Ben Straka serves as a policy analyst for the Freedom Foundation. His responsibilities include an array of policy research and reform efforts, primarily centered around labor relations, education and government transparency within the states. In addition, he provides support for the Freedom Foundation’s Outreach program and works closely with the rest of the team to hold local governments and public-sector unions accountable to state residents.
Ben joined the Freedom Foundation in May 2016. He is a native of Eugene, Ore., and a graduate of Corban University, where he studied political science and business.
When you consider the unions themselves are responsible for the latter — they and their cronies first broke, then weakened those public records laws in a whopping three out of the last five years — it becomes clear their only goal is to suppress all communication to public employees except their own.
It’s been a few months since we announced that, as expected, a Multnomah County Circuit Judge dismissed the city’s suit in its entirety.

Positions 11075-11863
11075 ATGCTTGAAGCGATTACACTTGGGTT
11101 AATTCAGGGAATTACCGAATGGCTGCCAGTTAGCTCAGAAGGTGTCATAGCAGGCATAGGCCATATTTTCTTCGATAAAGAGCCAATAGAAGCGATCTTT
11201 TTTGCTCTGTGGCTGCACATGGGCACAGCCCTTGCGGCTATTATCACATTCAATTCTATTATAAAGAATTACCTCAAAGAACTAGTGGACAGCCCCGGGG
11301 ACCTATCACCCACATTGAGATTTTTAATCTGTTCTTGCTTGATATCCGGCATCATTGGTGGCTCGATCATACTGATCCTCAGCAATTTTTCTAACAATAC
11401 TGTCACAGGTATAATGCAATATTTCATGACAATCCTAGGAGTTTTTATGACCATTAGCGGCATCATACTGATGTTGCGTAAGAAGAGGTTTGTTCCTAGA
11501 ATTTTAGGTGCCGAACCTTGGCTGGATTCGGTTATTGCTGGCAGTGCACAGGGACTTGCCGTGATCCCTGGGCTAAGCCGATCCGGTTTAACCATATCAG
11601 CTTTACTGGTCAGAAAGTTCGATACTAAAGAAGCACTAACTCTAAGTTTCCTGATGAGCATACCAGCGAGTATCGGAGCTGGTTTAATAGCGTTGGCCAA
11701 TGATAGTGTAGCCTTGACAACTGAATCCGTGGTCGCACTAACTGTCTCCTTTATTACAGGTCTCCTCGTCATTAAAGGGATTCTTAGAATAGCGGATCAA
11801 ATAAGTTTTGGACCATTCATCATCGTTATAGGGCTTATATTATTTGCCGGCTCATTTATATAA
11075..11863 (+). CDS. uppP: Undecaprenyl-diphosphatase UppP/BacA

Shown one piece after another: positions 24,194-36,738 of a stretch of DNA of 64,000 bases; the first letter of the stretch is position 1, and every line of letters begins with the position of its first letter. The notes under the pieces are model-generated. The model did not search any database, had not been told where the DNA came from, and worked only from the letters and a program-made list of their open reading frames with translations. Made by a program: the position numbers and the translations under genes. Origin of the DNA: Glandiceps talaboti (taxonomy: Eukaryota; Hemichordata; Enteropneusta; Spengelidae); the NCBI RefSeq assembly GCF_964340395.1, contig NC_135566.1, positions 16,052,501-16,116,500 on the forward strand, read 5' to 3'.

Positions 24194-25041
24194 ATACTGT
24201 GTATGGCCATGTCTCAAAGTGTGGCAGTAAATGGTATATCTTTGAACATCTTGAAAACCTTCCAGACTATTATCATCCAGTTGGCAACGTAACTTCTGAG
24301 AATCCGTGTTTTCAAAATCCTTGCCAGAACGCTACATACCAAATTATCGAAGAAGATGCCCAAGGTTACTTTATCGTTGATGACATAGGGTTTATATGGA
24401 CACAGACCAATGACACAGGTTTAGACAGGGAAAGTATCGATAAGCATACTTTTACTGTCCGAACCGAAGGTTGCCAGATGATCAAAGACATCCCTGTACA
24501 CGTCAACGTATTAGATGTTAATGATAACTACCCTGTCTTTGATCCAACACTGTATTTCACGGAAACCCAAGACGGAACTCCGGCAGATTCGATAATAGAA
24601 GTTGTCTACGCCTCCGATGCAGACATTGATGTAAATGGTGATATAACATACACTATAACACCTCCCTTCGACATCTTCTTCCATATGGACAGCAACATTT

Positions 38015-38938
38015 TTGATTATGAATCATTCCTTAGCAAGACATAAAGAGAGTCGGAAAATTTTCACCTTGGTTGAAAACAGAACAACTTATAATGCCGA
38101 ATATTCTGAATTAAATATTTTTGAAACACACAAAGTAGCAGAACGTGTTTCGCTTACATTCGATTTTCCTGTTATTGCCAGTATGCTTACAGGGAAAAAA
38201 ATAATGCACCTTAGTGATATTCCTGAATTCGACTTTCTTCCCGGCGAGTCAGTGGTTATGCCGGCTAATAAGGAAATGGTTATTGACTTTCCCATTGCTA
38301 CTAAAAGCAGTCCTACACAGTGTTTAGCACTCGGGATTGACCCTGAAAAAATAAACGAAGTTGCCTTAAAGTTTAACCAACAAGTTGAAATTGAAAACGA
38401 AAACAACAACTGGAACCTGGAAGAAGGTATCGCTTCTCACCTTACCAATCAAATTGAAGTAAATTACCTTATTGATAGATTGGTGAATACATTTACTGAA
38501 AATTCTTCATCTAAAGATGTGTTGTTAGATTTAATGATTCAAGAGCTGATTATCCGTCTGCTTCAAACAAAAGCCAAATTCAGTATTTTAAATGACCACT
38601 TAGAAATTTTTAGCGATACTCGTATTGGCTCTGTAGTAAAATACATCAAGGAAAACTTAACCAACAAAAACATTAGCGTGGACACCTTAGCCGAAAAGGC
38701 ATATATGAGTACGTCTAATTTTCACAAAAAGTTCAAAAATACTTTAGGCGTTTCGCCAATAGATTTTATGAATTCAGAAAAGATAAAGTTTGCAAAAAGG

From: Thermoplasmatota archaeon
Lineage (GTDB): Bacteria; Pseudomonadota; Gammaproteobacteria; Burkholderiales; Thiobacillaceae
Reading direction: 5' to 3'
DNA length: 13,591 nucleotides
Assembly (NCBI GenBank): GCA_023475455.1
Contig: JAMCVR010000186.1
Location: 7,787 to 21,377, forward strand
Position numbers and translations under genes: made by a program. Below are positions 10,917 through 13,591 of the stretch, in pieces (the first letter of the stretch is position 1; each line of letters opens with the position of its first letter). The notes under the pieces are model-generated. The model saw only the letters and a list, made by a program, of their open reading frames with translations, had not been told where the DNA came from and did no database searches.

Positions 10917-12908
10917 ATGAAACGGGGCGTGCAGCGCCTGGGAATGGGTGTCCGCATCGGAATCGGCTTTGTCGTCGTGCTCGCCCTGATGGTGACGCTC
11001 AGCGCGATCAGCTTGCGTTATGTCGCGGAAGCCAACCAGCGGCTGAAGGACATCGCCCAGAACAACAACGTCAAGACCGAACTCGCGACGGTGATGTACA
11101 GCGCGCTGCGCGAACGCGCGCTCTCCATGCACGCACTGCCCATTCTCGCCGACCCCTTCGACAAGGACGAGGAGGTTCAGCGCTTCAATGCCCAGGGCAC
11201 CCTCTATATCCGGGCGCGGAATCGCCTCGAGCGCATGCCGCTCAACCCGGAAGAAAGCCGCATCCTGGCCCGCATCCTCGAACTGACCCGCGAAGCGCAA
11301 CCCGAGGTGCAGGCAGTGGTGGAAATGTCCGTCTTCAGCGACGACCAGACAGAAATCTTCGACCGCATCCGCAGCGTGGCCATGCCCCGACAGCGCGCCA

As was announced last month, the federal Centers for Medicare and Medicaid Services (CMS) is moving ahead with plans to repeal an illegal regulation that provided legal cover for states to divert union dues from Medicaid payments to home caregivers.
A Portland city union violated state labor law by arranging for hate mail to be sent to a worker’s home.
The Freedom Foundation is well aware that government unions in Oregon aren’t making it easy for their “members” to opt out of dues payments in the wake of the U.S. Supreme Court’s ruling in Janus v. AFSCME.
A week from now, the Oregon Sunshine Committee will be holding a public meeting. One of the committee’s main purposes is to review the hundreds of exemptions under Oregon’s Public Records Laws and eliminate those that are improper.
In a blistering piece headlined, “Transparency in the post-Janus age,” The Oregonian editorial board on June 30 ripped into Oregon Gov. Kate Brown’s latest effort to appease her government union campaign donors by preventing the Freedom Foundation from talking to their members.
News outlets across Oregon were eager to pick up on Wednesday’s landmark U.S. Supreme Court ruling in Janus v. AFSCME, and rightly so.
Oregon’s public-sector union leaders would have you believe the U.S. Supreme Court’s upcoming ruling in Janus v. AFSCME, generally expected to end the practice of forcing government employees to pay union fees against their will, will have only a “temporary” effect on their membership ranks and revenue.